How to Tell a Story People Will Remember

As one of the top 10 websites with the most user traffic on the Internet, LinkedIn is the place to publish industry related content.

LinkedIn Pulse, the platform’s online news aggregation, started as an avenue for LinkedIn Influencers to write and promote content. Now, anyone with a LinkedIn account can create content, share their insights, and position themselves as a thought leader with the largest group of professionals assembled on the web. LinkedIn even provides analytics, so you can see who is reading and engaging with your posts and what kind of content is resonating with your audience.

The best part about LinkedIn Pulse is that it’s super easy. Once you’ve logged into your LinkedIn account, navigate to your profile page and click ‘Write New Post’. Within your post you can upload text, images, and even embed videos to make your content piece more engaging to your audience. Before you finish, make sure you add tags at the bottom of the page to determine which category your post will be placed in. When you’re ready, simply hit publish and it will be shared within your network.

For some inspiration and tips to write content that encourages people to keep reading, here is a popular Pulse article by Bruce Kassanoff:

20 years ago this month, I followed the CEO of a major company up a treacherous path on Whistler Mountain in British Columbia. We had ridden the ski lifts as high as they went, then took off our skis and hiked up even further, towards a chute filled with jagged rocks. It was his idea, not mine; I was a young guy just thrilled to be there.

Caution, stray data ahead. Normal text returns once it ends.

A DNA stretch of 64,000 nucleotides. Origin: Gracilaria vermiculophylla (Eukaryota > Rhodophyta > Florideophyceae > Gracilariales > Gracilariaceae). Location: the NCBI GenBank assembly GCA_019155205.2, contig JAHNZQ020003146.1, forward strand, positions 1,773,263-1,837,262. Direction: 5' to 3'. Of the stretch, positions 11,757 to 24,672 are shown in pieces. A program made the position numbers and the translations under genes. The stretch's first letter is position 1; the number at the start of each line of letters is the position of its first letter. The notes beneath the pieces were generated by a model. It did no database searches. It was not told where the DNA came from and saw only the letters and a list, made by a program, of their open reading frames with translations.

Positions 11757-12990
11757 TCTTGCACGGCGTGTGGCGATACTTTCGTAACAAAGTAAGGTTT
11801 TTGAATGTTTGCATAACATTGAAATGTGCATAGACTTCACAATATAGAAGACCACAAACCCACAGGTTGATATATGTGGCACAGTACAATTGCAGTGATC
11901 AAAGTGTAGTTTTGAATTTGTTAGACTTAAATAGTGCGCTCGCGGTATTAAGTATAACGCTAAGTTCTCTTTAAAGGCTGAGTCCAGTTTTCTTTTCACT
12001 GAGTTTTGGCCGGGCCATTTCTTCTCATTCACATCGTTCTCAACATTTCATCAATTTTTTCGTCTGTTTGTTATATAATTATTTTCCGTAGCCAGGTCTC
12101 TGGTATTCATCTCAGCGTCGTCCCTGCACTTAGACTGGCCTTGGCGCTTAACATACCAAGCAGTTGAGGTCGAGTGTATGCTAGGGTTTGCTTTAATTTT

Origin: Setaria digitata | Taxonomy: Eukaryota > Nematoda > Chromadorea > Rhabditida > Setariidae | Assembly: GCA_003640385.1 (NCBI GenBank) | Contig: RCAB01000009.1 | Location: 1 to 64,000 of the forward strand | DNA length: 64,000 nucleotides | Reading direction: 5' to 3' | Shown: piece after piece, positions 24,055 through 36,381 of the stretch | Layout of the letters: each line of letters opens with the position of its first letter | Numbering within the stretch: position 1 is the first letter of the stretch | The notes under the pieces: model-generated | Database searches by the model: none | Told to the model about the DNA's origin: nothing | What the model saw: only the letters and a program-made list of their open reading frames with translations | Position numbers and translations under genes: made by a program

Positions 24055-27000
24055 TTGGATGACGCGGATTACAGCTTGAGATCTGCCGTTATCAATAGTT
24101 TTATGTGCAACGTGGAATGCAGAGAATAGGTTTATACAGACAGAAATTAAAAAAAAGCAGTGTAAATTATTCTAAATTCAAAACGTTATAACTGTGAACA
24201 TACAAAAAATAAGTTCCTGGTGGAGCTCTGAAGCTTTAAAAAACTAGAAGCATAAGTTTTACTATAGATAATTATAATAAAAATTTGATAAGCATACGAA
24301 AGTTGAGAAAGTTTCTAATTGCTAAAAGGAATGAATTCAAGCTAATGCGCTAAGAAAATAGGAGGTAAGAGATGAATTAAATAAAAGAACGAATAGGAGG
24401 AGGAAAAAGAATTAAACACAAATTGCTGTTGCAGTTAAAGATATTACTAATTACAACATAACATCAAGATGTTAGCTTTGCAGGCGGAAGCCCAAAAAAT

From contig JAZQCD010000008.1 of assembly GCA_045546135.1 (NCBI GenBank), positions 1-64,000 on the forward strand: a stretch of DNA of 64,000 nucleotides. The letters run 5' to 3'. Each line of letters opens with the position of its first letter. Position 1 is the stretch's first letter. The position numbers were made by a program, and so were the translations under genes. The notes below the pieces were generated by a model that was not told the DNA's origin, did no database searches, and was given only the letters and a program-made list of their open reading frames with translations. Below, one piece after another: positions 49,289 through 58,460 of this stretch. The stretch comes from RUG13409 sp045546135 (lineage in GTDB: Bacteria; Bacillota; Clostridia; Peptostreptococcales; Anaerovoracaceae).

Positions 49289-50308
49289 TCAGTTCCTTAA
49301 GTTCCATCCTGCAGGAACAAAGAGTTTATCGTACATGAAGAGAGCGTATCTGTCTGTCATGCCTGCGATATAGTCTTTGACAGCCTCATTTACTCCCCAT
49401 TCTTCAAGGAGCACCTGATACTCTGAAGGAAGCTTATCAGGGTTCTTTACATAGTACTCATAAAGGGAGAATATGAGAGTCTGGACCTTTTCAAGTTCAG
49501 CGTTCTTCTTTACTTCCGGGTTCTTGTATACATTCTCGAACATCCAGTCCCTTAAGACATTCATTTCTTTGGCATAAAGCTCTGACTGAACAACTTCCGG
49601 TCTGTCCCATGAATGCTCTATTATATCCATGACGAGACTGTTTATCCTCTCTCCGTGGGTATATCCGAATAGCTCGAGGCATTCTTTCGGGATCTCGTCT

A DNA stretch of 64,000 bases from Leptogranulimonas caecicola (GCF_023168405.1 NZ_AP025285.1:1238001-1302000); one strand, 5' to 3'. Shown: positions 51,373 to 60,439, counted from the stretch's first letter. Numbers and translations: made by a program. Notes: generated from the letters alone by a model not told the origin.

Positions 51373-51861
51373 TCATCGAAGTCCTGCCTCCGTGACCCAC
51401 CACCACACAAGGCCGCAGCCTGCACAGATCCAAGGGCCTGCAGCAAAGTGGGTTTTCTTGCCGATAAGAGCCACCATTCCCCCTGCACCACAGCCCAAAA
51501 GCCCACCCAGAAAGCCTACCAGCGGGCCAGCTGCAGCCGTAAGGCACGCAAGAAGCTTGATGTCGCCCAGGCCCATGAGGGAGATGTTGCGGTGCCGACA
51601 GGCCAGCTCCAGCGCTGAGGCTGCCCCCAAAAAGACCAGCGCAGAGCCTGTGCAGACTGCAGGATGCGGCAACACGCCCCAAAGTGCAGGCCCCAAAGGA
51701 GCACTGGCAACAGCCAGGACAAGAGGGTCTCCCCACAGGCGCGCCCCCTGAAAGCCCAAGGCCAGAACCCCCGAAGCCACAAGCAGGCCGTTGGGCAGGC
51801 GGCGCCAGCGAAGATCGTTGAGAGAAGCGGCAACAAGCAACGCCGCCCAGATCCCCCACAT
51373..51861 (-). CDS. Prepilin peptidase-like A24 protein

skiing story

As I struggled to catch each breath, my heart pounding madly in my chest, he cut a path twenty yards in front of me. A former college athlete, the CEO was in great shape and anxious to prove it.

The slope was so steep, I was staring at the ground in front of me, rather than looking up at him. His last word was, “Shit!” as he lost his balance, dropped his skis and plummeted down the slope towards the razor-sharp rocks below.

For a second, my brain couldn’t process what happened. The path was so steep, I couldn’t turn quickly, or I would have also slipped and fell right behind him.

My first thought was: I just killed my client. I experienced that moment of horror, and I will never forget it. 

By telling this story from my point of view, my intention is to show you – rather than tell you – how memory works.

If you don’t know how to tell a memorable story, you can’t be an effective leader, can’t raise money for a startup, can’t be the number one sales professional, and can’t even get your kids to listen.

My client didn’t die; he slid 300 yards, regained his composure, and hiked back up the slope. After climbing a bit higher, we skied down without incident.

Dr. Carmen Simon is an expert in the science of memorable presentations. She and I just pooled our efforts to create a visual catalog of ten techniques that make communication memorable, five of which I used in this story:

  • Evoke emotion
  • Spark mental images
  • Be shocking and visual
  • Tell a story
  • Exaggerate (mostly with the implication my client may have died)


We are not just talking about PowerPoint decks. These principles apply to the way you present ideas to colleagues, friends, relatives and casual acquaintances. Whether you are trying to sell a new idea to your boss or raise money for a charity, your first challenge is always to have the other person remember what you said.

Carmen reminds her clients that people remember just ten percent of what you tell them… you can’t change this retention rate significantly, but you can influence what other people remember. The way you do this is to use one or more of these techniques in association with the 10% you most want others to remember.

Written by: Emilie Kruger

Everyone Linked